The future of fighting: Why MMA will spell the death of boxing

The future of fighting: Why MMA will spell the death of boxing


Boxing: A sliver of MMA

When I think about boxing compared to MMA, I’m reminded of a quote from one of my favorite (and highly under-rated) TV shows, King of the Hill. When Bobby Hill joins the track and field team, resident conspiracy theorist Dale Gribble suggests that “Track and field is like the leftovers from a bunch of other sports.” Now I was on a track and field team in high school, so I’m in a position to dispute this, but in all honesty, he’s right. Do a little running here, a little jumping here, throw this ball-like object; these are the segments of other athletic endeavors that each comprise their own distinct event in track and field…

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…like the always poular mid-air exorcism event

Now, let’s extend the metaphor to fighting. MMA (mixed martial arts) is so called because it includes a variety of fighting styles and techniques. It includes wrestling, submission holds, muy thai, judo, kickboxing and, yes, regular stand-up boxing. It truly is a complete discipline, the mastery of which requires skill in multiple techniques.

Compare this to boxing, which doesn’t permit kicking, grabbing, elbowing, head-butting, or anything besides punching. If you were to ask Dale Gribble, he’d say boxing was one of the leftovers from MMA.

After watching an MMA fight (or even before), boxing looks slow and boring, as most punches are blocked, and the fighters frequently stop the action by apparently hugging each other, only to be broken up by the referee.

…And a dying sport

I’m sure boxing has its merits, and that what looks boring to the untrained eye is actually a closely calculated display of skill and footwork and timing, etc. But I honestly don’t see how this sport will survive when there is such a more stylized, dynamic, exciting fighting discipline that is shown on more TV channels and gets more sponsorships and youth interest and viewership.

So I was puzzled when our 1World data returned the results of our poll question “Will MMA spell the end of boxing?” 62% of all voters said that it would NOT. How could this be? I wondered.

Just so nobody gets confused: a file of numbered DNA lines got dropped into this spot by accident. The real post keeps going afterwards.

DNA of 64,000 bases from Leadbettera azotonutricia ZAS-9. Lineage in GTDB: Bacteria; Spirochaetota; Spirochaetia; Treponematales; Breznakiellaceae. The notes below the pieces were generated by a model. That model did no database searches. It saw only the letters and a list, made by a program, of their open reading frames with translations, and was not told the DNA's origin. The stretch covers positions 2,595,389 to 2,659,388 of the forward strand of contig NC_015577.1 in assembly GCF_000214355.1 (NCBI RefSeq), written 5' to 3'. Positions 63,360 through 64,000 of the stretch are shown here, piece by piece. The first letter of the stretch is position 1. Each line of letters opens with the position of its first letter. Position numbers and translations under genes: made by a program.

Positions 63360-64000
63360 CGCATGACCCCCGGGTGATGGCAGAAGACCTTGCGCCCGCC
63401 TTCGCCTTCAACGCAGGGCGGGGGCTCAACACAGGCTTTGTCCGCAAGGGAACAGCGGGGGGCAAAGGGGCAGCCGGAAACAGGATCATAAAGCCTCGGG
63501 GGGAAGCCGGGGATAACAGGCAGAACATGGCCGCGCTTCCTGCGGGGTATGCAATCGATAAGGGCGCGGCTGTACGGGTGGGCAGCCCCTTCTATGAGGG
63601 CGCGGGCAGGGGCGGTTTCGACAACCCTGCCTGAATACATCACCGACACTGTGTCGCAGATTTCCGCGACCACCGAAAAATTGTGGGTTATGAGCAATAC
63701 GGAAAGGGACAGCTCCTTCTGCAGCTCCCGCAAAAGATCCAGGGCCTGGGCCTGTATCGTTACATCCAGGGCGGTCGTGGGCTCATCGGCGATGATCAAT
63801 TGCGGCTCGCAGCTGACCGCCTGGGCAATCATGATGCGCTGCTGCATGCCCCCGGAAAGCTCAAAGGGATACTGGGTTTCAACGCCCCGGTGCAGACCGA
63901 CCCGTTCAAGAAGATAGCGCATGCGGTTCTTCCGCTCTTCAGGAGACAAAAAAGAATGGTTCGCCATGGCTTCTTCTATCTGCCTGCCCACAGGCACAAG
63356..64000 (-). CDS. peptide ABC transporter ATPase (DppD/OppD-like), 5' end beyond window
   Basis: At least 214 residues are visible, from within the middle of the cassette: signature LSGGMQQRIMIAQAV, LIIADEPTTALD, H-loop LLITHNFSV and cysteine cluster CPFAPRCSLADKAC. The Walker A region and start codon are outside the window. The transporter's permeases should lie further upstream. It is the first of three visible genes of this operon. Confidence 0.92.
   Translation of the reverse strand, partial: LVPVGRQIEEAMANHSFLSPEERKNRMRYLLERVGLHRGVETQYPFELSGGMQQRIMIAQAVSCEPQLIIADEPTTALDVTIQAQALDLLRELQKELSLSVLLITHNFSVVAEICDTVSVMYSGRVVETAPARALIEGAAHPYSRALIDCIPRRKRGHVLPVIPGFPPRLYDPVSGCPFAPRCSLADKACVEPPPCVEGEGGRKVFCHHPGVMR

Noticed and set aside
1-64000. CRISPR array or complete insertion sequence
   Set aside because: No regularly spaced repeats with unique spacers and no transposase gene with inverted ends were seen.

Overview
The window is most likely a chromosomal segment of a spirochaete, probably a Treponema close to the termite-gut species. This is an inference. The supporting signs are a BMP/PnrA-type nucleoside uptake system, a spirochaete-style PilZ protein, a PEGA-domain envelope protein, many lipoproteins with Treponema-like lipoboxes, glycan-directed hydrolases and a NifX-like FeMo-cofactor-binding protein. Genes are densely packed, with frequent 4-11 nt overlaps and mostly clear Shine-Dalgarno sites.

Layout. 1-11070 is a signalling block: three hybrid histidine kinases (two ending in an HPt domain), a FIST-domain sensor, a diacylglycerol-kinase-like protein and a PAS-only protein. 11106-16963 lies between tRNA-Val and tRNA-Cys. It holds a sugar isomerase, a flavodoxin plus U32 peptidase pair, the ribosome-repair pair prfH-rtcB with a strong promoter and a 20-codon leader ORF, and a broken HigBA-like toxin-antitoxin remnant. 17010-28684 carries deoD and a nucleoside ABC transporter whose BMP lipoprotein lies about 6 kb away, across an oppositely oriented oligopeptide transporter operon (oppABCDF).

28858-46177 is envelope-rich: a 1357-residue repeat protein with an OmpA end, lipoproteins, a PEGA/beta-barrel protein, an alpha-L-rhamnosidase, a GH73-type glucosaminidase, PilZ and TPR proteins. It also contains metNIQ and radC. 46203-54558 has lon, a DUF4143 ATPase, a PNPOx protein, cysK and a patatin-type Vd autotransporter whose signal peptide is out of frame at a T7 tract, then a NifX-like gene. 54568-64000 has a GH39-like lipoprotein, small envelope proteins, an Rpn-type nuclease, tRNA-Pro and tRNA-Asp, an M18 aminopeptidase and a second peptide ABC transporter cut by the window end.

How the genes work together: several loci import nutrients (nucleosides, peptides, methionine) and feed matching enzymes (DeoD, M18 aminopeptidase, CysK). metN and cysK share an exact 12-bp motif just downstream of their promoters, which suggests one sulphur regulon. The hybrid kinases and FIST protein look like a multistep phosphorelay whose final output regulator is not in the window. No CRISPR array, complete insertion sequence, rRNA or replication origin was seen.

Then I looked more closely at the statistics. First of all, I feel our data on this question cannot be extrapolated to a general population, as we did not have any votes from the “under-21” age group, a group that I feel would be most likely to agree that boxing is on the way out. How many kids do you know that talk about boxing, or could even name a contemporary boxer? Meanwhile, I see kids all the time decked out in Tapout gear.

Furthermore, the data could be skewed due to the voting patterns between genders. Even though females only comprised about a third of the total votes, they overwhelmingly voted no, at a rate of 88%. Among males, though, the popular opinion was that MMA would end boxing; 62% voted this way.

The reason I feel this would skew the results is that I never felt like females made up a large portion of the viewing audience for either MMA or boxing. I’d be interested to see the results of a poll distributed to people who had watched both MMA and boxing, and see if voters still felt boxing could survive.

For me, I still agree with Dale Gribble’s sentiment. I just don’t think this leftover scrap of a more complete sport is long for this world. Do you agree? Will boxing disappear as MMA becomes more popular? Vote on our poll below.

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Why MMA will spell the end of boxing
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Why MMA will spell the end of boxing
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I honestly don’t see how boxing will survive when MMA is such a more stylized, dynamic, exciting fighting discipline that is shown on more TV channels...
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Garrett Miller

Content Staff / Blogger at 1World Online
Garrett Miller is a writer and amateur food blogger from Los Altos, CA. He loves cooking, cuddling with his animal (and human) friends, playing guitar and dabbling in short fiction writing.

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